JAPAN | TEPCO teetering on financial edge

Posted on August 11, 2011


JAPAN | YOMIURI | 11 August 2011

TEPCO President Toshio Nishizawa speaks at a press conference in Tokyo on Tuesday.

The harsh business environment facing Tokyo Electric Power Co. has been brought to the fore after the utility posted a record quarterly group net loss, logging a 571.7 billion yen deficit for the April-June period due to the crisis at its Fukushima No. 1 nuclear power plant.

TEPCO will receive financial support from a new organization to be set up later this month by the government, which will be tasked with securing funds for the utility to pay compensation to people affected by radiation from the crippled plant.

Yet the utility’s business operations will be precarious, with fuel costs and expenses involved in decommissioning the plant’s reactors sure to hang heavy on the company.

The massive loss came as TEPCO allocated 397.7 billion yen for compensation–a figure the utility described as a reasonable estimate–as part of a 503.2 billion yen extraordinary loss in the April-June period.

The compensation estimate was calculated on the basis of an interim guideline, drawn up Friday by a government panel, for determining which businesses and individuals are eligible for compensation.

TEPCO President Toshio Nishizawa told a news conference Tuesday that the biggest concern held by auditors had been whether a bill on the creation of the new organization would pass the Diet. The bill passed into law on Aug. 3.

According to a source close to TEPCO, the utility was told by auditors to wait for the panel to release its interim guideline, so that the largest possible amount could be allocated to compensation costs in the quarterly account.

The massive quarterly loss put the TEPCO group’s net worth at 1.009 trillion yen as of the end of June, down 548.7 billion yen from the figure registered at the end of March.

Had the creation of the new organization not been confirmed, TEPCO’s net worth might have gone into the red.

Hiroki Shibata, an analyst at ratings agency Standard and Poor’s, said TEPCO’s financial strength has been deteriorating markedly and its profits are likely to continue on a downward trajectory.

The utility is having a hard time in its core electricity business, which posted an operating loss of 61.3 billion yen, compared to the operating profit of 54.2 billion yen booked a year earlier.

Its electricity sales in the April-June quarter were down 12 percent from the corresponding period last year, due to widespread energy-saving efforts and reduced output by manufacturers whose supply chains were disrupted in the aftermath of the March 11 disaster.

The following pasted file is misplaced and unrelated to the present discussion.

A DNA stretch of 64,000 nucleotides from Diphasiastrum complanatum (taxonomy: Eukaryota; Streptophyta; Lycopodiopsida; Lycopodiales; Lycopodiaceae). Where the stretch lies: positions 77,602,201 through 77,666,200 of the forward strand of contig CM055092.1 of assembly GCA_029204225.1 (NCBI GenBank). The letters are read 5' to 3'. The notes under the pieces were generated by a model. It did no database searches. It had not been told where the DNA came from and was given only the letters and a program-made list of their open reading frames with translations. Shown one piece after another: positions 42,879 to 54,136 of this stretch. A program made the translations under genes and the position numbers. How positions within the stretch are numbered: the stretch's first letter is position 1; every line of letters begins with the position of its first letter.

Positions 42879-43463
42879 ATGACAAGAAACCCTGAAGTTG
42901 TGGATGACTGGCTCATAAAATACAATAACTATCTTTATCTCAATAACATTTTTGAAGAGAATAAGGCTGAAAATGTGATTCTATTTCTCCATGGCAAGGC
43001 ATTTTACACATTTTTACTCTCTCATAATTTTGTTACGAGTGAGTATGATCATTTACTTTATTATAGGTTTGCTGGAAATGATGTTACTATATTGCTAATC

In addition, the utility has had to deal with higher fuel expenses. To make up for the power-supply shortfall caused by the suspension of operations at some nuclear plants, it began operating more thermal plants while prices of fuel, such as liquefied natural gas and crude oil, were rising sharply.

The firm’s fuel expenses for the quarter were 404.7 billion yen, up 28.7 percent from a year earlier.

It will be difficult for TEPCO to improve its earnings in the electricity business even if sales increase, as that would see the utility outlay more on fuel.

In the coming months, attention will focus on whether the utility implements a rate hike to help cover its costs.

While emphasizing the company’s intention to further streamline its operations, Nishizawa declined to comment on the subject of rates.

Support to be provided by the new organization means the utility will not have to worry about the possibility of bankruptcy for the time being. Nishizawa reiterated TEPCO’s plan to begin making full-fledged compensation payments as early as October.

Financial support from the new organization is conditional on TEPCO adopting plans for corporate restructuring and management reform. Those plans are to be based on a report that an independent governmental panel will compile by the end of next month.

“We’ll use the financial support [from the new organization] to pay compensation. But we’d like to do our utmost and be able to manage our business on our own,” Nishizawa said.

By asking for the new organization’s support, TEPCO will effectively go under public administration, with its management independence greatly restricted.

Also likely to affect the management of TEPCO is the future development of the central government energy policy–which might include the suspension of nuclear power generation for a protracted period–and discussions on separating the businesses of power generation and power transmission.

Chiaki Toyoda and Tadaaki Inoue / Yomiuri Shimbun Staff Writers

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